others who aren't native English speakers will continue to post
freely without worrying that you'll be flamed for imperfect English.

After all... As is often pointed out, your English is WAY better than
our Hungarian, or Spanish, or Dutch or German or whatever.

-Andrew

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===
=== Principal Design Engineer
=== Cypress Semiconductor Corporation

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>-----Original Message-----
>From: piclist-bouncesmit.edu [piclist-bouncesmit.edu]
>On Behalf Of Andrew Warren
>Sent: 21 September 2004 10:17
>To: Microcontroller discussion list - Public.
>Subject: Re: [OT] cyclic average.
>
>After all... As is often pointed out, your English is WAY better than
>our Hungarian, or Spanish, or Dutch or German or whatever.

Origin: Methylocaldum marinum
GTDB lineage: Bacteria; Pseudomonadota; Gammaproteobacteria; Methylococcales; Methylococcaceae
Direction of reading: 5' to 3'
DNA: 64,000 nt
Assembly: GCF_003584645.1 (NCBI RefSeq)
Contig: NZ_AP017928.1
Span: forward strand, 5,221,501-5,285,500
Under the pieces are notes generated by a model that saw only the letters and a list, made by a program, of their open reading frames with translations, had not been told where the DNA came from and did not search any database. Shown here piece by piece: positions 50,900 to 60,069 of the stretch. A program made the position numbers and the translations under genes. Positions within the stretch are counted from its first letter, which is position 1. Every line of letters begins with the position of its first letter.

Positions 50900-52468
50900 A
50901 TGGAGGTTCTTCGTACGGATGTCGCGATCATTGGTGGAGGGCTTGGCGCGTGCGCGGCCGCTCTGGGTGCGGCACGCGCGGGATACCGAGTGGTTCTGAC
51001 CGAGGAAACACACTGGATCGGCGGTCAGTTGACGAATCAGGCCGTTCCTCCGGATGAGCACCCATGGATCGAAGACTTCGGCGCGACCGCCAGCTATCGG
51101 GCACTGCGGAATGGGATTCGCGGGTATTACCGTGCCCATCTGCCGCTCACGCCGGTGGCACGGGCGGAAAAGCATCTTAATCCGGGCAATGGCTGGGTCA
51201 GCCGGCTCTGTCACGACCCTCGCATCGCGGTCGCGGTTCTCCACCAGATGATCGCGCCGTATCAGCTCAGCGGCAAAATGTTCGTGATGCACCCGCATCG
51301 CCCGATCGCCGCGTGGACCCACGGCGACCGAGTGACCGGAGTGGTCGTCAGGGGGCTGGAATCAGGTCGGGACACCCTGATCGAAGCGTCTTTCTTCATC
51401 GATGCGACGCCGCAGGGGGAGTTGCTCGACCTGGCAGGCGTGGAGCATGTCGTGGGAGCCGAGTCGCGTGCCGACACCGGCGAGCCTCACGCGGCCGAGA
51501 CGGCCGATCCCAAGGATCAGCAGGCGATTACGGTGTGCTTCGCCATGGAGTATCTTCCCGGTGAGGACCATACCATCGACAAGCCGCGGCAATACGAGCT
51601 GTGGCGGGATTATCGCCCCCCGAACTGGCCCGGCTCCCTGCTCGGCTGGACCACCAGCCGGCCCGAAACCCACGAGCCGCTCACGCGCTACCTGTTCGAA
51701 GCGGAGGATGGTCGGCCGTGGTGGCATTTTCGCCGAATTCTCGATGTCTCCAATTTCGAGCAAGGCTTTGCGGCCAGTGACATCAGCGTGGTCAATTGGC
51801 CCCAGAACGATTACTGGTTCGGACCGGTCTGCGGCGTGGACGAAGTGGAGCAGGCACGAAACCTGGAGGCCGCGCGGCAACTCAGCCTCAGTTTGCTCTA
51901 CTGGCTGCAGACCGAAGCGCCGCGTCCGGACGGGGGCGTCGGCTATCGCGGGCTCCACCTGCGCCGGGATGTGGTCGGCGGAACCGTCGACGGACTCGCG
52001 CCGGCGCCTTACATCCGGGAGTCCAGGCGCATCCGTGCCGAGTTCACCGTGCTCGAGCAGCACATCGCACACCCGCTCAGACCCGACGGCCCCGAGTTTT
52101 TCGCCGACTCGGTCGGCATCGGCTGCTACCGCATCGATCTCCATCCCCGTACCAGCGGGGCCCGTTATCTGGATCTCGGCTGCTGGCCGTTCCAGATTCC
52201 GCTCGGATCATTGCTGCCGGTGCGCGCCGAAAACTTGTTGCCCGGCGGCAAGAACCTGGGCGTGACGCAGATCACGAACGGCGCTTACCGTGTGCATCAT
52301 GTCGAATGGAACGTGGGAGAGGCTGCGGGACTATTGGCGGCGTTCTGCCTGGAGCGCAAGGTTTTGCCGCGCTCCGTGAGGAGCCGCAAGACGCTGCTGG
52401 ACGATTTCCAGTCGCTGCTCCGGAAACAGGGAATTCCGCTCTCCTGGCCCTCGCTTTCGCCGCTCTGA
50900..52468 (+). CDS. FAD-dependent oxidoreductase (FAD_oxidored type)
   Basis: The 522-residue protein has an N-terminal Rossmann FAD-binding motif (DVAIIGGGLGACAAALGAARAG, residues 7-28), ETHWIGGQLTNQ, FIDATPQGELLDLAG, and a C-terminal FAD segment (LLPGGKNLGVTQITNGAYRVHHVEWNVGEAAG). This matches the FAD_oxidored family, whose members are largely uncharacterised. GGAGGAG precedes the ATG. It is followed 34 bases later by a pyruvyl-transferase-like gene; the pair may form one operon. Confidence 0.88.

>
>-Andrew

Agreed, and I'd just like to add that Imre's English is considerably better
than many native English speaking people.

Regards

Mike

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>This "doube negative" is a very common mistake heard all the time
>here in America;

As a colleague of mine is fond of saying when corrected on such
errors:

"I aint never gonna use no double negatives no more, and that's no word of a
lie!"

:-)

Cheers,
Robin.

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Andrew,

On Tue, 21 Sep 2004 02:16:32 -0700, Andrew Warren wrote:

> This "doube negative" is a very common mistake heard all the time
> here in America;

Indeed, in fact using a double negative is sadly common here in England too.  It may be a result of
"inaccurate thinking" as some people have said, but I think it may also be related to inverse snobbery, where
to speak "posh" is seen as a weakness - I encountered that at school, where my accent and standard of speaking
deteriorated as a self-defence mechanism.  My posh accent was beaten out of me!

Incidentally (sorry for fraying the thread) I never understand why Americans, expressing "I don't care" say "I
could care less", when clearly they don't mean that.  Brits say "I couldn't care less".  I wonder when it got
reversed, Stateside?

> I think that most English-speakers here would agree with me that the